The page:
County estimates from the USDA put Northwest Minnesota's sugar beet production at just over 8.9 million tons in 2017, and with an average price of about $46 per ton, that means more than $410 million in sales. That was down from approximately $50 per ton and $470 million in sales in 2016. However, an AgWeek article published in April 2019 stated that the estimated payment for 2018 crop beets will rise to $51 per ton, an important boost for an otherwise depressed farm economy that is struggling with low commodity prices for other crops including corn and soybeans.

Sugar is Big Business

In addition to the more than 2,000 farmers who grow sugar beets, Northwest Minnesota also has about 1,100 jobs at the eight sugar and confectionary product manufacturing establishments operating in the region. That yields a location quotient of 7.7 – meaning these jobs are nearly eight times more concentrated in Northwest Minnesota than the rest of the United States. At just over $54,000, average annual wages were also higher at sugar and confectionary product manufacturers than the total of all industries and even other manufacturing sectors (see Table 1).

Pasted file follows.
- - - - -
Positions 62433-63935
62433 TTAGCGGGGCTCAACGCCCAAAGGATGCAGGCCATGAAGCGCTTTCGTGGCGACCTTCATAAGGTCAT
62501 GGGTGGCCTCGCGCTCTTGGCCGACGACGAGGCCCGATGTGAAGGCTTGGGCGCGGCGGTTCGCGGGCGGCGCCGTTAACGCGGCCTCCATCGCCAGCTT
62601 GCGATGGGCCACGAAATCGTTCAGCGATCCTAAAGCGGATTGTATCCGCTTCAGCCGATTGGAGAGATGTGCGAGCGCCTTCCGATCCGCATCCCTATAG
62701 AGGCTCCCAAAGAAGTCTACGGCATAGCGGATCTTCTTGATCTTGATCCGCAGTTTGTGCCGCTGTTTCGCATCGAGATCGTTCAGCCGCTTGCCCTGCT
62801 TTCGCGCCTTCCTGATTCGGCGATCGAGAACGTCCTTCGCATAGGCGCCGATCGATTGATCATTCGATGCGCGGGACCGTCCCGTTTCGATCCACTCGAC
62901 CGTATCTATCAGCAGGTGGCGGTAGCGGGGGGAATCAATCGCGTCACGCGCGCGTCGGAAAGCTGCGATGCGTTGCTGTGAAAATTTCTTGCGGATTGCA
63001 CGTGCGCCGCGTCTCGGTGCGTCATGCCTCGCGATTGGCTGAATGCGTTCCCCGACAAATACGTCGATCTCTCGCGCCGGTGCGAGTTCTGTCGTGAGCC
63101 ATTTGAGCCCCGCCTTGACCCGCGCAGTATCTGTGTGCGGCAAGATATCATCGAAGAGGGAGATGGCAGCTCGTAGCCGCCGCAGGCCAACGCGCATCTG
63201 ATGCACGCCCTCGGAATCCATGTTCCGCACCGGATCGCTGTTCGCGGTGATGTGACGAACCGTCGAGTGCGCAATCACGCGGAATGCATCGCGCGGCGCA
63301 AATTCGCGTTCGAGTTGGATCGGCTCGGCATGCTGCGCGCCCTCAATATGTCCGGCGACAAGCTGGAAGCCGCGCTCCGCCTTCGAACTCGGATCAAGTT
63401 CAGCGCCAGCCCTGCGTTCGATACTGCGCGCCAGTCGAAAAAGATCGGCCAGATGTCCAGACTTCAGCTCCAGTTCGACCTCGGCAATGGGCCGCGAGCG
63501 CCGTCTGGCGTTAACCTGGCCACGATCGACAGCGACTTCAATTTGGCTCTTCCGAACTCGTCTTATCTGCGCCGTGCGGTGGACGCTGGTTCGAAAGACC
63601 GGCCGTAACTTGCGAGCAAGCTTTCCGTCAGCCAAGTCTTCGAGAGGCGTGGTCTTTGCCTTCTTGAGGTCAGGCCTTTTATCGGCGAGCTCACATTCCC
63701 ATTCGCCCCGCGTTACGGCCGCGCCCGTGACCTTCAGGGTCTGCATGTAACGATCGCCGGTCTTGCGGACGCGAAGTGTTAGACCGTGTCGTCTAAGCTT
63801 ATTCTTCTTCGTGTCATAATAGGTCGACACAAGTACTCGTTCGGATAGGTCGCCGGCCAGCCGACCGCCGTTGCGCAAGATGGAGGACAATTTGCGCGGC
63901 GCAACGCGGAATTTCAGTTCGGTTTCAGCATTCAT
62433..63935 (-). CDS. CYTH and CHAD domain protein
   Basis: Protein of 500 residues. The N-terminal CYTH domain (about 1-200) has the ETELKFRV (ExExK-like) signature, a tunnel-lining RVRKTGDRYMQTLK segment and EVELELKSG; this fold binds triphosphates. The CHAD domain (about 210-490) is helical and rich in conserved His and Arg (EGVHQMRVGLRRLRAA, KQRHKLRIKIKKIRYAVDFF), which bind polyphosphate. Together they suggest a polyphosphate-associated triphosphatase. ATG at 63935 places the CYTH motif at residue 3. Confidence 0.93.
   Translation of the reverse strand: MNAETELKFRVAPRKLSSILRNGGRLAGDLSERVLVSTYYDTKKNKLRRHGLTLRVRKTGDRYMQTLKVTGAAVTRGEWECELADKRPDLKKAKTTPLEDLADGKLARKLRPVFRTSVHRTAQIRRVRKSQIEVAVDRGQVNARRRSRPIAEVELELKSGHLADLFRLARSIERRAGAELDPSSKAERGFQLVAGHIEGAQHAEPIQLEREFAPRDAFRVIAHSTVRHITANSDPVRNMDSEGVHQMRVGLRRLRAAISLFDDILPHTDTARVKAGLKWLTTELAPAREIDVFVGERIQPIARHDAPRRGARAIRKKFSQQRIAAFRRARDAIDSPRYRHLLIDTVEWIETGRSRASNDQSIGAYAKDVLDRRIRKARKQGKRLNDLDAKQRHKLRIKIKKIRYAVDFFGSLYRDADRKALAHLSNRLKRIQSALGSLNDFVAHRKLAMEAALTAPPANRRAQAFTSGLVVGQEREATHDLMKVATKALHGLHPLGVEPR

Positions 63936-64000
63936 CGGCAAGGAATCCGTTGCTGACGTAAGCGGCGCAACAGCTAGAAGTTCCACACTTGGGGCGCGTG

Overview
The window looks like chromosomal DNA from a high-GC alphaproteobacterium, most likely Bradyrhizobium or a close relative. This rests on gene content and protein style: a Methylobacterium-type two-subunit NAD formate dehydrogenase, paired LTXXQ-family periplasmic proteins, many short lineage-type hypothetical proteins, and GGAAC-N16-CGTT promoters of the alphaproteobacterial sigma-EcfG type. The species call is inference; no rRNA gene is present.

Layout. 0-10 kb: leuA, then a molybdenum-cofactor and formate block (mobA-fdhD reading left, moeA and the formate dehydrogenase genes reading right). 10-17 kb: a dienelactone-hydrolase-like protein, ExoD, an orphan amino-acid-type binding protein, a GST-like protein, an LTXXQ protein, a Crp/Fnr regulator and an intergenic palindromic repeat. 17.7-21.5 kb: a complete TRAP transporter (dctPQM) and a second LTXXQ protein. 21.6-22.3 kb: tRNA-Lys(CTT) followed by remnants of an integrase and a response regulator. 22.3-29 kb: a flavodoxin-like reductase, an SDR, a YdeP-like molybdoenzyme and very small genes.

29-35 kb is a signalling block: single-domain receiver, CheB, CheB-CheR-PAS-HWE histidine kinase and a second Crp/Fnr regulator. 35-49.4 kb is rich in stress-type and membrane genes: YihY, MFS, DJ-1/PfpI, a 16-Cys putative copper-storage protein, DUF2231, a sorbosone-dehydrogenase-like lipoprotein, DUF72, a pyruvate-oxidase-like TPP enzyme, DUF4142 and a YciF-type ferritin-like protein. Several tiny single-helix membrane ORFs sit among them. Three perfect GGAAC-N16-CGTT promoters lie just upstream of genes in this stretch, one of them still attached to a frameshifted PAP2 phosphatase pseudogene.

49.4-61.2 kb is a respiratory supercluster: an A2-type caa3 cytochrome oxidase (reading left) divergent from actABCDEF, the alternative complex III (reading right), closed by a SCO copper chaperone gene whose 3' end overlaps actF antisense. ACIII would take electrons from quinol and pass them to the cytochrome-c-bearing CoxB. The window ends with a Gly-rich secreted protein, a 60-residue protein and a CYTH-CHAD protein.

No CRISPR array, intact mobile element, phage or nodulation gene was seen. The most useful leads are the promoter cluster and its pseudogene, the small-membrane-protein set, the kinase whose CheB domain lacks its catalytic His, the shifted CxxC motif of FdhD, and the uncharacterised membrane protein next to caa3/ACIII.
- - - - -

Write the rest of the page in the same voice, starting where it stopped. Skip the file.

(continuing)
Table 1. Northwest Minnesota Industry Employment Statistics, Qtr. 3 2018
NAICS Industry Title NAICS Code Number of Firms Number of Jobs Quarterly Payroll Average Annual Wages
Total, All Industries 0 17,347 227,439 $2,271,726,061 $39,936
Manufacturing 31 838 29,718 $363,275,623 $48,880
Food Manufacturing 311 89 5,976 $72,329,337 $48,412
Sugar and Confectionery Product Manufacturing 3113 8 1,076 $14,561,343 $54,080
Source: DEED Quarterly Census of Employment and Wages